Getting the price down requires scale. Achieving scale requires mainstream appeal. That’s the chicken-and-egg situation that has left indoor farms in a bind the world over until now, Teng points out. But in 2020 we’ve reached a tipping point, Pinstrup-Andersen believes.
“Ten years ago, indoor farming was a pipe dream,” he says. “But right now, because of the efficiency in LED lighting and better management practices, it is very close to being economically competitive with greenhouses and open-field production of vegetables ... It just needs a kick in the rear.”
In April, the pandemic delivered that kick. Just as Shahra was preparing to build the farm—Sekaran left the company earlier this year—Singaporean officials discovered a cluster of covid-19 cases in one of the country’s cramped worker dormitories.
The scenes that unfolded echoed much of what happened around the rest of the world: instructions to stay home were followed by long supermarket queues, fearful stockpiling, and scattered food shortages. At conventional farms there were reports of people turning up and pulling produce out of the ground. Almost overnight, Singapore’s perilous food supply became one of the most visible consequences of an otherwise invisible crisis.
Now Shahra had everyone’s undivided attention. “Food security has suddenly become very personal to everyone,” he says. “Last year if I’d gone out and talked about it, [the reaction] was completely different. Now it’s real; it’s here.”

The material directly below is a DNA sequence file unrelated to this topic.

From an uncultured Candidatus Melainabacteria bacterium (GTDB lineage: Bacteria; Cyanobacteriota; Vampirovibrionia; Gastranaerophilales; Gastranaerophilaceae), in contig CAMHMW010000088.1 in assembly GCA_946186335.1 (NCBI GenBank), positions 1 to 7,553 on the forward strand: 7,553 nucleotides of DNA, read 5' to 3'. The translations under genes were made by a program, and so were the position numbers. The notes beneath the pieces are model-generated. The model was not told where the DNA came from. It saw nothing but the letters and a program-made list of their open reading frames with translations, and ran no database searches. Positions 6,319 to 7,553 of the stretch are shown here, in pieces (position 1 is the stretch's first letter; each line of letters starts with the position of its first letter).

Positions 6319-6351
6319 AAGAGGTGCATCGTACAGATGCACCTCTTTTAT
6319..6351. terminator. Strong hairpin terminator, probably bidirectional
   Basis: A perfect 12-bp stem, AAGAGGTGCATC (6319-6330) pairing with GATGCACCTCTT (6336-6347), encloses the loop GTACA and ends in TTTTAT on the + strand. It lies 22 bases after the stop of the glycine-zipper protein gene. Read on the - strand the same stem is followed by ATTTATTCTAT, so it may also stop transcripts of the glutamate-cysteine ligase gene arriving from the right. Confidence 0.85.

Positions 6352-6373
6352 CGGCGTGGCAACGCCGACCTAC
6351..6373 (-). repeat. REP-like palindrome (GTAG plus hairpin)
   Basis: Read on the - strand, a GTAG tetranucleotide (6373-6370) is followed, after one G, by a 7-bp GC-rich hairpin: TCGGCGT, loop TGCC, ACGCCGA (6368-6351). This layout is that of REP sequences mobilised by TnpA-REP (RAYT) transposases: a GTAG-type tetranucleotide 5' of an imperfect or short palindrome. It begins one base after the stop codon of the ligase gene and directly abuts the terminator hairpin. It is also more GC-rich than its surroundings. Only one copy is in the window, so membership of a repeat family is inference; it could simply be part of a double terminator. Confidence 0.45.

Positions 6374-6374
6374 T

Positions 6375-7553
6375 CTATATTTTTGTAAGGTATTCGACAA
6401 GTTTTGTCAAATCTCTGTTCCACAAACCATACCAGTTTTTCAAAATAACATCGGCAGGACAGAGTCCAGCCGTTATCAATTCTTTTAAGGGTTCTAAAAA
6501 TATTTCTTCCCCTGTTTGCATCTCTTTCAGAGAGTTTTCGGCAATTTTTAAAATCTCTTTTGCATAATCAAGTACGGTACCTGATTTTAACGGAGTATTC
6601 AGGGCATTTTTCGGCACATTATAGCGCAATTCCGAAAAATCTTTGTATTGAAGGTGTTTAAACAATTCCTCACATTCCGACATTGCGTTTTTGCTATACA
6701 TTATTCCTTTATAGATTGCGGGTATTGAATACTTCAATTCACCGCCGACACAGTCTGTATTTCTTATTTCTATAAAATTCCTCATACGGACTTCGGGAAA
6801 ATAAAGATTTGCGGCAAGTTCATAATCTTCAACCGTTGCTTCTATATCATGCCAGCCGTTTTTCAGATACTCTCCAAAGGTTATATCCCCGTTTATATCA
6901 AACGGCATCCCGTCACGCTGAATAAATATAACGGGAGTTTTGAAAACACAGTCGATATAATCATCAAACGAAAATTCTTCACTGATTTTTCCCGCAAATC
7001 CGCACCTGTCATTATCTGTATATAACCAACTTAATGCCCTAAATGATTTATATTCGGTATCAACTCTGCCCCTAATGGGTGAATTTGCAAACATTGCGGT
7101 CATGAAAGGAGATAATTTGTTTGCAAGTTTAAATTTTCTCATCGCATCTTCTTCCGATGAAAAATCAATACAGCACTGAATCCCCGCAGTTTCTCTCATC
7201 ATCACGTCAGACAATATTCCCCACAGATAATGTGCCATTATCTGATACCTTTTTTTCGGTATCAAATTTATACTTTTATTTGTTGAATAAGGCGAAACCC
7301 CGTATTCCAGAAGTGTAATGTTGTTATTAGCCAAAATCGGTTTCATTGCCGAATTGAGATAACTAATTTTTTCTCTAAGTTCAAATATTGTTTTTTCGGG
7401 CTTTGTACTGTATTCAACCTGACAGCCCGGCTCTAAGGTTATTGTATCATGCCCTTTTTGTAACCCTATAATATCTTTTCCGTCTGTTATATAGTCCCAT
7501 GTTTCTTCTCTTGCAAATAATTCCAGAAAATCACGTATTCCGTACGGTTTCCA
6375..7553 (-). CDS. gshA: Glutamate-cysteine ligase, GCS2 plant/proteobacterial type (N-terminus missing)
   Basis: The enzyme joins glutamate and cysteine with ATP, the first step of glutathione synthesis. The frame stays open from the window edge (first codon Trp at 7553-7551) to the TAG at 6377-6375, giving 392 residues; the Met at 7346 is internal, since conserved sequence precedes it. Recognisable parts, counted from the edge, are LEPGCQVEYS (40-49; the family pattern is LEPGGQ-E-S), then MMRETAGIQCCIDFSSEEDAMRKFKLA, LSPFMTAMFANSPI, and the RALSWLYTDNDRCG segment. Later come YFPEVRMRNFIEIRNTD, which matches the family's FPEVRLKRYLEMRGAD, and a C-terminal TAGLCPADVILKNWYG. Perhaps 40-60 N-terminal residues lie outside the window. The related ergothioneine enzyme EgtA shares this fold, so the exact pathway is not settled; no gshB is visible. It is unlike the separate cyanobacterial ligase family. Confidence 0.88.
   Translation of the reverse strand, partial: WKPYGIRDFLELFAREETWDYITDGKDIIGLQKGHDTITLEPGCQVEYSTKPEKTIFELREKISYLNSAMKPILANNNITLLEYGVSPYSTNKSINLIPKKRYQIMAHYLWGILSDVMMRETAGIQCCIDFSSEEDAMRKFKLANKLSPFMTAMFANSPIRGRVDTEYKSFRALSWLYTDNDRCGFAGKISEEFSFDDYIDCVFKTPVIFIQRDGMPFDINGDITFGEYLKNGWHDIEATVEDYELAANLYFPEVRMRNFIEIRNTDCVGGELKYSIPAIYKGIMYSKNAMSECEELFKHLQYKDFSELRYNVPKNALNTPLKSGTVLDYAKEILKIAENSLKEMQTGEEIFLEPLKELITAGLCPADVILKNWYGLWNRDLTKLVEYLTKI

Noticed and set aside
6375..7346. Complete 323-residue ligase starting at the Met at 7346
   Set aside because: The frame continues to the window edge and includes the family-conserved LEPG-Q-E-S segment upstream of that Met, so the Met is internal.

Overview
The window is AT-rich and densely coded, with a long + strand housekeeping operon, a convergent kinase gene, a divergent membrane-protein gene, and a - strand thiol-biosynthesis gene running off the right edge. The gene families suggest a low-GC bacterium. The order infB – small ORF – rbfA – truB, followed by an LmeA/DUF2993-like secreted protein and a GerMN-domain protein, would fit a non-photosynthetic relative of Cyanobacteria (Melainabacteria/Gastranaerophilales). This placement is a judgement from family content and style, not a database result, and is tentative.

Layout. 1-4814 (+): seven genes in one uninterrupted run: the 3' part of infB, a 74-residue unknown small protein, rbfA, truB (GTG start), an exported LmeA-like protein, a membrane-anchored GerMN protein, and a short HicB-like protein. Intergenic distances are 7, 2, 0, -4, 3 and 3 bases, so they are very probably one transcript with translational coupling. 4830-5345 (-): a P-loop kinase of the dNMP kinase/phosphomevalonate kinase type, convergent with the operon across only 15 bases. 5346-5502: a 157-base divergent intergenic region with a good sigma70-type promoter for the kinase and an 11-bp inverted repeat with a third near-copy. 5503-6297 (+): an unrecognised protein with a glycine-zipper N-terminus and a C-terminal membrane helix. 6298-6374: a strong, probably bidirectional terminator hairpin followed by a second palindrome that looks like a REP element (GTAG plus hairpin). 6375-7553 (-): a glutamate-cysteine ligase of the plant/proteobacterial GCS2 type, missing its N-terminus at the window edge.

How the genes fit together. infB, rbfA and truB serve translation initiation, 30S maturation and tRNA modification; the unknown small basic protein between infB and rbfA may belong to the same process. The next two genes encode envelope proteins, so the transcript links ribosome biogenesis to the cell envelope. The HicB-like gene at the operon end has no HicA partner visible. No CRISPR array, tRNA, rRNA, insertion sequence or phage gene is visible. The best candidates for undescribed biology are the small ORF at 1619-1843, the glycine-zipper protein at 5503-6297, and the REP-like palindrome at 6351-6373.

Teng agrees. “Covid-19 has done a lot more good to create awareness of food security than all the papers I and my colleagues have written in the last few years,” he says ruefully. “It has created so much awareness among Singaporeans that hey, we’re one of the most vulnerable countries in the world.”
It lit a fire under officials, too. Only two days after introducing a partial lockdown, the government committed to an express grant of S$30 million for projects designed to boost local supplies of eggs, vegetables, and fish. This has helped fund the new VertiVegies facility.
“There’s conversations going on every day now,” says Shahra. “In the blink of an eye, there’s all this innovation—from 2017, when I first took a look at this and couldn’t have imagined how it was possible, to now, where there’s this huge positive movement.
“And when so many people are working toward a common agenda, then something good generally happens.”
A startup says it’s begun releasing particles into the atmosphere, in an effort to tweak the climate
Make Sunsets is already attempting to earn revenue for geoengineering, a move likely to provoke widespread criticism.
Radar and laser breakthroughs serve humanitarian ends
Innovations in directed-energy systems could save lives and aid disaster recovery.
This is where Tesla’s former CTO thinks battery recycling is headed
JB Straubel speaks about his company, Redwood Materials, and what challenges loom for batteries.
Why EVs won’t replace hybrid cars anytime soon
Plug-in hybrids won’t get the world to zero emissions, but they can help cut climate impacts somewhat. Toyota is betting they’ll stay in the mix for a while.
Get the latest updates from
MIT Technology Review
Discover special offers, top stories, upcoming events, and more.